These Flavor Suppliers Boast Strong Pricing Power

With rising input costs such as labor and commodities, investors are best advised to invest in companies with strong pricing power. Examples include global suppliers of flavors and fragrances.

Jan 24, 2014 at 12:00PM

While food and soaps are part of our everyday consumer staples, we tend to neglect why we choose these products in the first place. Most of the time, it is the flavors and fragrances that influence our purchasing decisions, and this has a positive impact on the pricing power of these suppliers.

In fact, all three publicly-traded flavor suppliers, Ingredion (NYSE:INGR), McCormick (NYSE:MKC), and International Flavors & Fragrances (NYSE:IFF), or IFF, have exhibited either margin stability or margin expansion over the past decade. Both McCormick and International Flavors & Fragrances have delivered stable gross margins in the 40%-42% range for the past 10 years; while Ingredion achieved record margins of 18% in fiscal 2011 and 2012, up from 14% in 2009.

Quality and functionality matter
For the customers of the three favor suppliers, quality and functionality are simply much more important than price. According to a study done by the Alcott Group, close to two-thirds of survey respondents claimed that "flavor makes all the difference." This is hardly surprising, considering that an increasing number of consumers are eating at home more often. Given that most of them are not Michelin Star chefs, they rely heavily on spices and seasonings from McCormick to make their food taste better.

This is a similar case for Ingredion, a producer of starch and sweetener ingredients. Putting health issues aside, high fructose corn syrup, one of Ingredion's key products, is largely responsible for the sweetness of items such as soft drinks, yogurts, and ice cream.

There may be a thousand and one reasons why we like our favorite ice cream, but if it isn't sweet, other features don't even come into consideration. Another example is Ingredion's starches, which are used as binding agents for sauces in frozen foods so that food quality isn't affected by the freezing and cooking processes.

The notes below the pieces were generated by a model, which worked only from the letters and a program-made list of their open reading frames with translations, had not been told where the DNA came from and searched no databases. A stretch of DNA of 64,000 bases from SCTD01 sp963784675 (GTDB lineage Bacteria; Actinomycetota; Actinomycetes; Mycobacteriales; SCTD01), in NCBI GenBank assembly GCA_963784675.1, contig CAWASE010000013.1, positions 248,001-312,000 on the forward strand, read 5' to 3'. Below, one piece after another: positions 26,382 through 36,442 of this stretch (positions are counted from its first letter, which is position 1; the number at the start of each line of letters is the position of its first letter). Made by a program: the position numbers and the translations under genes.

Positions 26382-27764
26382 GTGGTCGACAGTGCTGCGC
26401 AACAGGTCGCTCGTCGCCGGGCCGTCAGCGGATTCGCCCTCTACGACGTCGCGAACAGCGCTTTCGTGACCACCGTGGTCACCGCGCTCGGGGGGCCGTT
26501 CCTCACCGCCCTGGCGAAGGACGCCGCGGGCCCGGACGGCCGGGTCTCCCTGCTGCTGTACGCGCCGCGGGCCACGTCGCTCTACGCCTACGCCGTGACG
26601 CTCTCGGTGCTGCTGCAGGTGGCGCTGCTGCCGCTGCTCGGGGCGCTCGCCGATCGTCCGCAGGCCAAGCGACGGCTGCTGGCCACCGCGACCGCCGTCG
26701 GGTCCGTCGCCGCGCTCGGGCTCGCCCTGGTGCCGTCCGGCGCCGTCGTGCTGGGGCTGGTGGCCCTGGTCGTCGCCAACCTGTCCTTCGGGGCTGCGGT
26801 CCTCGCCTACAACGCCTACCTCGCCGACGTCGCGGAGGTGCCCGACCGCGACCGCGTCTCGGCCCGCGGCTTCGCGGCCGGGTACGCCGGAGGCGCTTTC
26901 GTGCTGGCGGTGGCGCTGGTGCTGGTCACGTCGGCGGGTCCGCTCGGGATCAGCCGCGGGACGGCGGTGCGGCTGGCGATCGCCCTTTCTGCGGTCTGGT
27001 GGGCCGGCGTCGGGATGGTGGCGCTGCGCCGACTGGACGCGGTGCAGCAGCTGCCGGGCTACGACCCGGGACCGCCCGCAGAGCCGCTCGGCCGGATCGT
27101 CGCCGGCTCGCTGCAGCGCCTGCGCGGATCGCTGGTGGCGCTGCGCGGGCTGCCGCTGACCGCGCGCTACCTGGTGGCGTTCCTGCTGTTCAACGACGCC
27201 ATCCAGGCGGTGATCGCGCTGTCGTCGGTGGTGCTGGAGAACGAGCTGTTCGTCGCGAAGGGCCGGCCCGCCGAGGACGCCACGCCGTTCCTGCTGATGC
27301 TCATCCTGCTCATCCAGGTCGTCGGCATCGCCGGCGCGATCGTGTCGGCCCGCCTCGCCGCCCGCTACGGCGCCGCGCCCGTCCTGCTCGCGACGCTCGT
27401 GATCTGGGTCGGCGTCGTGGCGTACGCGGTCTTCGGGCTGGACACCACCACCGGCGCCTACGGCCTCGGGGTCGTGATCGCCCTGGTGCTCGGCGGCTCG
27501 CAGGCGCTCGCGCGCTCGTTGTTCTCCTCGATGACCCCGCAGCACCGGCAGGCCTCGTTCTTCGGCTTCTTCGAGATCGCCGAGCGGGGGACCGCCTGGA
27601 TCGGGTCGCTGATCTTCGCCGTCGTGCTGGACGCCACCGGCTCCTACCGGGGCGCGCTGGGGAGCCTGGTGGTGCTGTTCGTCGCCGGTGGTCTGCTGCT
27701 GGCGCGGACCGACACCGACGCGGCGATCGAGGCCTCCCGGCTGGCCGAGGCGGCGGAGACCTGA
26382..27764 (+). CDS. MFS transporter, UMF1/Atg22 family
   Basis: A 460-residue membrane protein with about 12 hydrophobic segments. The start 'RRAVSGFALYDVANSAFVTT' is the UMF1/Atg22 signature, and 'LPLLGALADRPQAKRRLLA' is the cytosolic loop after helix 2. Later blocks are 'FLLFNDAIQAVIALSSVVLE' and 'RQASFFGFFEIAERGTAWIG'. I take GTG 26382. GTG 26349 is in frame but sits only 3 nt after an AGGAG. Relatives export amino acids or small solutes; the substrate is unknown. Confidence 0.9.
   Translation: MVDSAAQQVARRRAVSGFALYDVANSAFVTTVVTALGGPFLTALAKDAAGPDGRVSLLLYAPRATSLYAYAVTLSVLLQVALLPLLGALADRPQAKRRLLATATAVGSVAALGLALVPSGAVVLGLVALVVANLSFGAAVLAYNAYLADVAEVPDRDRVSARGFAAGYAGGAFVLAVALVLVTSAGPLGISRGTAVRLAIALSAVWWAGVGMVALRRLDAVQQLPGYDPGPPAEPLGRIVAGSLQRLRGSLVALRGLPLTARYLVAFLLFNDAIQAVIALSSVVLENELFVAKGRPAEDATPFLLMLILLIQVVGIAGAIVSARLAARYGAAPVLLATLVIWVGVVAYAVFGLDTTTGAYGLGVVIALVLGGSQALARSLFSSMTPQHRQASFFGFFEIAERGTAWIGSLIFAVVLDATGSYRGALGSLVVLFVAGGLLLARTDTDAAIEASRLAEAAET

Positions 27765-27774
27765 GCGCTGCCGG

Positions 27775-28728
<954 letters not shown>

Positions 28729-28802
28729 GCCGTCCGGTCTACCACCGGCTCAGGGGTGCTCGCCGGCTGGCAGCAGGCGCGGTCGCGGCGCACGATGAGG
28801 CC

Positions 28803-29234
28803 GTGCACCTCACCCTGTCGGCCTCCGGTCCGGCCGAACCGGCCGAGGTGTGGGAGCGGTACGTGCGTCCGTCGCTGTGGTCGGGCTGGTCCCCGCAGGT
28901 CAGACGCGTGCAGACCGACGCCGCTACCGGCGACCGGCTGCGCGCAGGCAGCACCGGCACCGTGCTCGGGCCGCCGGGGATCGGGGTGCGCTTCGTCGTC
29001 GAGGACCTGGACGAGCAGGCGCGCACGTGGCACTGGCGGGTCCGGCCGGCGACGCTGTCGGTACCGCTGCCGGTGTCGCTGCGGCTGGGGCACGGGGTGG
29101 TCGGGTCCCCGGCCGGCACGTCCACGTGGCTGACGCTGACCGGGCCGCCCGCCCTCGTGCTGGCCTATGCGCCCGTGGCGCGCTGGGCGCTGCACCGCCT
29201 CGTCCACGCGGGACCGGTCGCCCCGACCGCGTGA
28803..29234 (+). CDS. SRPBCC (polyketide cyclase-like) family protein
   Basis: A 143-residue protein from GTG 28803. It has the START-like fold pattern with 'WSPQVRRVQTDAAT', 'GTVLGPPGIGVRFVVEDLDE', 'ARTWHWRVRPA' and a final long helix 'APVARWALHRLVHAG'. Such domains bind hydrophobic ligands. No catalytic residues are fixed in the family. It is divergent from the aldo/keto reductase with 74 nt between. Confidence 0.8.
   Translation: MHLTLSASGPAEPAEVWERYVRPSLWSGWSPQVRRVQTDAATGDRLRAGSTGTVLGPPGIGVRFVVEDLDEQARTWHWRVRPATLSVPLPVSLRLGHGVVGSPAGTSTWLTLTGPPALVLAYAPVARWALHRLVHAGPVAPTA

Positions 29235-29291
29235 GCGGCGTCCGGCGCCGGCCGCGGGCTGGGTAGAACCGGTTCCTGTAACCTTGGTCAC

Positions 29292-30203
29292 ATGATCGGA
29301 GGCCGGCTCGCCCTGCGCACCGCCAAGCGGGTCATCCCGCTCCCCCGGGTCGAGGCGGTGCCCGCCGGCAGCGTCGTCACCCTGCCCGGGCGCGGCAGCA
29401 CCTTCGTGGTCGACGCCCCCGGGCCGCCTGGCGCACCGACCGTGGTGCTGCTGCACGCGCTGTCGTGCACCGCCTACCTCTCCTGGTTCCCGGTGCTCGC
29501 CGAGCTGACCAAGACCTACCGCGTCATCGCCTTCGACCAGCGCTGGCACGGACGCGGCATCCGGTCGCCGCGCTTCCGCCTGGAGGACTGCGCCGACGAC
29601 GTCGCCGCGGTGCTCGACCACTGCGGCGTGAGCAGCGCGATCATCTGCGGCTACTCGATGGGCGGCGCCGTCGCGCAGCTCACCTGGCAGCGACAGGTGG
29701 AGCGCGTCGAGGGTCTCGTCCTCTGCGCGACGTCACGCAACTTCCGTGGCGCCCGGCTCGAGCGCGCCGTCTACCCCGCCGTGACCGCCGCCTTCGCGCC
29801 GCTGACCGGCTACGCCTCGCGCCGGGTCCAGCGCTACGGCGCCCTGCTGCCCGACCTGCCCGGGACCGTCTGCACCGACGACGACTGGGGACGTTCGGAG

Another way to assess product quality is to look at the amount of money that a company spends on research and development (R&D). Approximately 8% of IFF's sales is reinvested in R&D to develop new flavors and fragrances, and this hasn't gone to waste. As of year-end 2012, IFF has a portfolio of 235 patents, including 11 granted in 2012.

Lower relative cost
The smaller the proportion of a customer's budget spent on a product, the lower the price sensitivity of the customer. McCormick claims that its products account for about 10% of the cost of a meal but 90% of the flavor. Similarly, Ingredion's ingredients represent less than one-tenth of customers' product costs. According to an article on Daily Mail U.K., the liquid concentrate only makes up approximately 3% of the total cost of a perfume.

This disproportionate benefits-to-costs ratio suggests that customers are less likely to squeeze flavors and fragrances suppliers as part of cost-cutting initiatives.

Customer profitability and diversity
Profitable customers are less likely to haggle over price with their suppliers. In the case of McCormick, its customers include most of the top-10 global food manufacturers and restaurant operators. By virtue of diversifying its sales among the market leaders, any single customer that performs poorly doesn't have a big impact on McCormick.

This is the same case for Ingredion, whose customer list reads like a who's-who of top companies in the world including General Mills, Kraft Foods, and Nestle. Furthermore, except for the food industry, no single industry accounted for more than 15% of Ingredion's fiscal 2012 sales.

IFF also has limited customer concentration risks, with only one single customer representing more than 10% of sales.

For those who worry about relative bargaining power, their concerns are unfounded. According to Euromonitor, McCormick is the market leader in the $10 billion food-flavor market, with four times the market share of its nearest competitor. In its 2012 annual report, Ingredion claims to be the largest producer of corn-based starches and sweeteners in South America. IFF also has about 16% market share of the global flavors and fragrances industry and is among the four-largest players.

Foolish final thoughts
In an increasingly challenging environment where companies face rising commodity and labor costs, the ability to pass on cost increases to your customers is priceless. All three listed flavor suppliers are your safest bets in such an environment. They should continue to enjoy strong pricing power because of the high benefits-to-cost ratio of their products and relatively strong bargaining power with customers.

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